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Bell, Florence C. (Florence Colfax), 1899- / Farmer co-ops in Wisconsin

Livestock continues on co-op route,   pp. 26-27 PDF (543.4 KB)

Many local co-ops strengthened by equity,   pp. 27-28 PDF (557.7 KB)

Page 27

handled by the Equity Cooperative
Livestock Sales Association, Inc., on
the Milwaukee terminal market. It is
estimated that in 1939 there were 190-
odd cooperative shipping associations
or local groups located in Wisconsin,
about 175 of which shipped to Equity.
The cooperative shipping and trucking
associations assemble the animals at
country points in most counties of the
State and ship them by rail or truck.
The local associations use a number of
sales outlets: cooperative sales agencies
operating on the terminal markets at
Milwaukee, South St. Paul, and Chi-
cago; private commission firms on
terminal markets; and packers located
in Wisconsin or other States, to whom
direct sales are made.
  In addition to handling livestock,
some of the local associations sell for
their patrons other commodities such
as poultry, potatoes, and cabbage.
Others furnish a supply service. The
commodities handled include feeds,
salt, fertilizer, seeds, grain, corn, coal,
binder twine, sugar, coffee, flour, hard-
ware, tile, cement, fence posts, roofing,
and oyster shells.
  Equity Cooperative Livestock Sales
Association, Inc.-The Equity Coop-
erative Livestock Sales Association,
Inc., operating on the Milwaukee ter-
minal market has made an outstand-
ing success. In 1939 it broke all form-
er records by the sale of 7,912 carloads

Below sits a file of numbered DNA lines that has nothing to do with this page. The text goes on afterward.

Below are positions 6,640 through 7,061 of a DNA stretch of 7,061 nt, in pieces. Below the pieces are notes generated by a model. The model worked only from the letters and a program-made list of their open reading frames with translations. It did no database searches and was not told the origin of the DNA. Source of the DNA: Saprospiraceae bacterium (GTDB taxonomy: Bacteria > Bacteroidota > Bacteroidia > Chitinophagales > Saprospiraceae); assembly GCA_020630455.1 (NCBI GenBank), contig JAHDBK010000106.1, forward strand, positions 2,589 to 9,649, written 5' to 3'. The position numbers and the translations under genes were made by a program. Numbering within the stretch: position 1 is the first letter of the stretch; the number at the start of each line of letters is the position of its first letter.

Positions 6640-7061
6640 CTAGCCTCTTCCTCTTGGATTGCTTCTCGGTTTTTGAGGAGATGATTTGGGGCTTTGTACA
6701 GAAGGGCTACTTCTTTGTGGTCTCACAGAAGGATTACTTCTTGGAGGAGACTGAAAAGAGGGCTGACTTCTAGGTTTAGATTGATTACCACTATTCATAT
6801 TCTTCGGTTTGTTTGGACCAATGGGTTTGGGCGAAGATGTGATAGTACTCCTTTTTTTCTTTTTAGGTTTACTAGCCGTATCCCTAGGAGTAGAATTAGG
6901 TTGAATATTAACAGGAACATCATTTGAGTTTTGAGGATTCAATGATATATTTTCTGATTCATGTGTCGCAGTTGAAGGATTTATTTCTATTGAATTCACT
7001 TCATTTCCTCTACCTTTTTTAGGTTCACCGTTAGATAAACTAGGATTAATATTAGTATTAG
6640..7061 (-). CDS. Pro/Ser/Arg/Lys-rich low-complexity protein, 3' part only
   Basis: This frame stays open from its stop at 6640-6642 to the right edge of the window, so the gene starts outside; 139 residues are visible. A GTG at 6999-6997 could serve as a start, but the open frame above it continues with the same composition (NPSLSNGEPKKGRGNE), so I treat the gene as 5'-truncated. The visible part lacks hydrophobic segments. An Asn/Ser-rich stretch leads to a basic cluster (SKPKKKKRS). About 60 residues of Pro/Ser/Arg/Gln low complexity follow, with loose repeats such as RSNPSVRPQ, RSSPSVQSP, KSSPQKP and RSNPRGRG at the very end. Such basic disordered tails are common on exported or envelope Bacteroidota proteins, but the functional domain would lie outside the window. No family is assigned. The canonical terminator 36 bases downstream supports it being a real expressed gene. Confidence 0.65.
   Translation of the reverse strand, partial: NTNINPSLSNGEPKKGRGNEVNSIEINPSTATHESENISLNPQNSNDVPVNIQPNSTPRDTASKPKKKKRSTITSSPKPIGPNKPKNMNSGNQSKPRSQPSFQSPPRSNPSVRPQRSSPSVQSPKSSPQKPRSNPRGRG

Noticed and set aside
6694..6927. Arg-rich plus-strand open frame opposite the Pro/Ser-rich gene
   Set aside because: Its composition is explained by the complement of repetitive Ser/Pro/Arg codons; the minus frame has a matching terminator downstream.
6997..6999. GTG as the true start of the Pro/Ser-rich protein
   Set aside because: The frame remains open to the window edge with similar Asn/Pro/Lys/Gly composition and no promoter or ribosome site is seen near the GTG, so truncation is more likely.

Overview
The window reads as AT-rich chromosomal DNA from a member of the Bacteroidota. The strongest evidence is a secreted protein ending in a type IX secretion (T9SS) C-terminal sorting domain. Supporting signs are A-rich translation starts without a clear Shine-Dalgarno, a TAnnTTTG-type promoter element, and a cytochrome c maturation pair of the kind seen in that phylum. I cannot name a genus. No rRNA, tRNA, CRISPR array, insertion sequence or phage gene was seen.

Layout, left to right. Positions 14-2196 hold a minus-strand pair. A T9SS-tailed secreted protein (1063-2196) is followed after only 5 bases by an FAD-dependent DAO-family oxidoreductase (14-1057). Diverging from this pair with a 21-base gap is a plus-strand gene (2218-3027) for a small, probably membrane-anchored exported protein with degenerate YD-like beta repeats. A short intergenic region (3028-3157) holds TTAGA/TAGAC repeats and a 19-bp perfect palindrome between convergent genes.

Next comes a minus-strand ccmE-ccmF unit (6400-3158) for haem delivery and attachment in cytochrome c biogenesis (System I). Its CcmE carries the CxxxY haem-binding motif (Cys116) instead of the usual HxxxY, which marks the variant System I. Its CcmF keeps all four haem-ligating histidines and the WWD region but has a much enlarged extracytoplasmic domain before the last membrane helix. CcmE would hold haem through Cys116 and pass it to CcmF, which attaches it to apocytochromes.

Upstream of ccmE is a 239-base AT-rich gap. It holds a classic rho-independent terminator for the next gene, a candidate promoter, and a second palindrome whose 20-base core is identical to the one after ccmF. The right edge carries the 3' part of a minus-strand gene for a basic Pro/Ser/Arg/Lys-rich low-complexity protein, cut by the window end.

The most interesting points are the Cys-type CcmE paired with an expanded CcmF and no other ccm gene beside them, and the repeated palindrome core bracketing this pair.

of livestock for over 8% million dollars.
This was the seventh successive year of
substantial increase in the volume of
business handled. Net earnings ag-
giegated nearly $27,000 in 1939, over
$ 17,000 being distributed as dividends
to affiliated local associations for their
farmer-members. Since the overhead
sales agency was organized in 1922, ap-
proximately $235,000 has been re-
turned as patronage dividends.
  Equity received livestock in 1939
from about 175 Wisconsin locals and
also 10 associations located in Michi-
gan, Iowa, and Minnesota. These co-
operatives provide more than 85 per.
cent of the Equity business, individual
farmers supplying the balance. It is
estimated that approximately 40 per-
cent of the local co-ops affiliated with
Equity continue to ship livestock by
rail; 60 percent, however, have changed
to the newer method of transporta-
tion by truck.
Many Local Co-ops
Strengthened by Equity
  Equity has done a splendid job in
rebuilding many of the old associa-
tions on the new transportation basis,
and has even organized new ones as
truck cooperatives. This outstanding
work at country points has enabled
the overhead sales organization at
Milwaukee not only to hold its own as
a federated terminal market sales
agency, but to expand the volume of
its business. Although there has been
some degree of decentralization in
Wisconsin, the extent of this has been
much less than in nearby States. Be-
cause of the aggressive promotional
and educational work of the Equity
management and personnel, the asso-
ciation has been able not only to main-
tain, but actually to increase, its vol.
ume of business on the terminal
   All of the voting stock of Equity is
 held by the local cooperatives. The
 40,000 farmer-members through these
 locals elect the directors who formulate
 the policies of the central association.
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